The ability to recycle the olefin composition as described in this invention is demonstrated in Table 12 (see FIG. 12). Sample 1L was made by processes as described in Examples 4 and 6. Tile formed from Sample 1L was then spread with a water based acrylic adhesive on the back of the tile and let dry for 24 hrs. In this example, instead of a water based pressure sensitive adhesive as in Example 10, a water based acrylic adhesive was used and this was also a very good adhesive for the olefin tile. The cured adhesive-covered tile was then chipped into pieces via a Cumberland with screen size of ⅛″ to represent a “post consumer” source. Sample 2L and 3L used this “post consumer” source at a loading of 50 wt % and 80 wt %, respectively, and the balance of the formulation was with virgin resins to yield a composition similar to the initial Sample 1L. Samples 2L and 3L mixes were then processed through the heated 2-roll mill followed by chip forming and tile forming as described in Examples 4 and 6. It is typical to expect that the use of a “post consumer” or material that went thru a multiple heat cycles would generally have deteriorated ductility properties and/or may become discolored. This invention shows that tile formed from Sample 2L and 3L yielded properties comparable to the initial material; sample 1L as shown in FIG. 12. Using the mean value, standard deviation and performing statistical analysis, properties such as elongation to break, tensile strength to break, impact resistance and deflection are not statistically significant different than that of the initial samples 1L. Sample 2L and 3L have no yellowness problem, either. Example 13 illustrates the ability to recycle olefin tile where removing the installed tiles can be used as a post consumer source and can be remade into new flooring tile with the post consumer content up to 80 wt % by total product weight without significantly or negatively affecting the performance properties.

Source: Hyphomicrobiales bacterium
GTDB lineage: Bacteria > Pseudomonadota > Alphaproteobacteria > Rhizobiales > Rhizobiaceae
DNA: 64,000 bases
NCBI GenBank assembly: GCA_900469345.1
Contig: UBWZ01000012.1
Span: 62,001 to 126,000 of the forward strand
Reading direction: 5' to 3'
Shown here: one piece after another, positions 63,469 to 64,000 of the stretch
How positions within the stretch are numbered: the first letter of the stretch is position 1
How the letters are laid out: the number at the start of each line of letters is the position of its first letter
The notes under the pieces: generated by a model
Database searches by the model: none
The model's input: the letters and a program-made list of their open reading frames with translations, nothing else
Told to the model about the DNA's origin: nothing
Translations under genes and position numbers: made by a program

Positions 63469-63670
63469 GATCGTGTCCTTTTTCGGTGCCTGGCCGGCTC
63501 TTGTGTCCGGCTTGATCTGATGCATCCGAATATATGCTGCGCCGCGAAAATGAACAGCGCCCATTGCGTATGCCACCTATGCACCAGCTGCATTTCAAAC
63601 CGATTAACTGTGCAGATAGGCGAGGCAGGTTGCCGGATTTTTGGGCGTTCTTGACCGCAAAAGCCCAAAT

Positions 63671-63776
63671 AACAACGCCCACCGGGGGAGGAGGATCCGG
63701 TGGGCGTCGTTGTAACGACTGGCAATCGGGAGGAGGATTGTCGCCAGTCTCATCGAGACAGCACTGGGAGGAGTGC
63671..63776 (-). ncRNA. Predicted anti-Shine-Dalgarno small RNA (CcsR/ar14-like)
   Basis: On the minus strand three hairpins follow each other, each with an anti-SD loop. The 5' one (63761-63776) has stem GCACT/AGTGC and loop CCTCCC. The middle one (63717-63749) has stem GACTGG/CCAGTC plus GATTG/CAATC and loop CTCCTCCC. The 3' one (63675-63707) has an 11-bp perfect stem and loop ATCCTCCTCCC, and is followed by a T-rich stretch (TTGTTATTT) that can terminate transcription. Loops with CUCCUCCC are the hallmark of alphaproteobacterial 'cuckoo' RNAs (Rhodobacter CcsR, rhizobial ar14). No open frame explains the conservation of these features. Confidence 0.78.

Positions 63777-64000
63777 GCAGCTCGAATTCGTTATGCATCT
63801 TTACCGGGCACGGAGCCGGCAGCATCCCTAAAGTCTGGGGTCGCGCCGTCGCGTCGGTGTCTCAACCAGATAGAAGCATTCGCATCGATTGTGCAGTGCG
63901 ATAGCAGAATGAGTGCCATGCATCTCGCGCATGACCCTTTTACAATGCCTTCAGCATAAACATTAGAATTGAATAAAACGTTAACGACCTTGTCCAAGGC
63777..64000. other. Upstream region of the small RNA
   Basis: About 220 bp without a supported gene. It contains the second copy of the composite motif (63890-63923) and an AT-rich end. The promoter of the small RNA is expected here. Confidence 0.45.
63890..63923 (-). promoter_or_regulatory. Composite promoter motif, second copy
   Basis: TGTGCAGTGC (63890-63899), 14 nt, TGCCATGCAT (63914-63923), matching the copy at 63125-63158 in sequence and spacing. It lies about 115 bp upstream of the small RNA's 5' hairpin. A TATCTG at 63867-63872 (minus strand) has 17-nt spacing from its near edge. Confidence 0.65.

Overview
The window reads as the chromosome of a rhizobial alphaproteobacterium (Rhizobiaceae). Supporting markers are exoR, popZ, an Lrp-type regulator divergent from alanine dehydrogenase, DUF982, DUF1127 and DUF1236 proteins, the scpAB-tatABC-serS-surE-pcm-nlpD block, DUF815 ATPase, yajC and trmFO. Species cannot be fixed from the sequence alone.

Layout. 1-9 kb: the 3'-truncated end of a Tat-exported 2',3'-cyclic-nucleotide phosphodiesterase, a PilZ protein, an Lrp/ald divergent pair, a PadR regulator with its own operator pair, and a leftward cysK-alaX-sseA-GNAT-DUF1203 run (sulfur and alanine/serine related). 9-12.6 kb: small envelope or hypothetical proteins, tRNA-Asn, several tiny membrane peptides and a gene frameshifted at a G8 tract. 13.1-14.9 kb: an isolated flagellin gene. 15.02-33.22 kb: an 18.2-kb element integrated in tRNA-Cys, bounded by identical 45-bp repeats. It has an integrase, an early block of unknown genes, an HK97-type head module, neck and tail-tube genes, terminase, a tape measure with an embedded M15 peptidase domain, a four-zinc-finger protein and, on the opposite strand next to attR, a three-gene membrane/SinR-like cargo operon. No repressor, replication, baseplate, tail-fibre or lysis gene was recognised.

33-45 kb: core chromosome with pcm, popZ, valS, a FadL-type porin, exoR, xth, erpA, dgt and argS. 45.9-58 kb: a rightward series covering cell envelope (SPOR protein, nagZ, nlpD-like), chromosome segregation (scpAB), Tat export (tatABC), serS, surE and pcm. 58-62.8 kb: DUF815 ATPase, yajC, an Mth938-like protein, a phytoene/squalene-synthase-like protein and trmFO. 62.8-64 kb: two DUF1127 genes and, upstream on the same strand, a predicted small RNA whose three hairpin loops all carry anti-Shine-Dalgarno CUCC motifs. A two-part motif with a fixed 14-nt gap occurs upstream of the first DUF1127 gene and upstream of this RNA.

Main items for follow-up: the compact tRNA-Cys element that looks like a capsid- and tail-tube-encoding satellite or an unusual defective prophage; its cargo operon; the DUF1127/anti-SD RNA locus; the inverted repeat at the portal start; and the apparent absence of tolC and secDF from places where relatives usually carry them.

Applicants specifically incorporate the entire contents of all cited references in this disclosure. Further, when an amount, concentration, or other value or parameter is given as either a range, preferred range, or a list of upper preferable values and lower preferable values, this is to be understood as specifically disclosing all ranges formed from any pair of any upper range limit or preferred value and any lower range limit or preferred value, regardless of whether ranges are separately disclosed. Where a range of numerical values is recited herein, unless otherwise stated, the range is intended to include the endpoints thereof, and all integers and fractions within the range. It is not intended that the scope of the invention be limited to the specific values recited when defining a range.
Other embodiments of the present teachings will be apparent to those skilled in the art from consideration of the specification and practice of the present teachings disclosed herein. It is intended that the specification and examples be considered as exemplary only, with the true scope and spirit of the present invention being indicated by the following claims and equivalents thereof.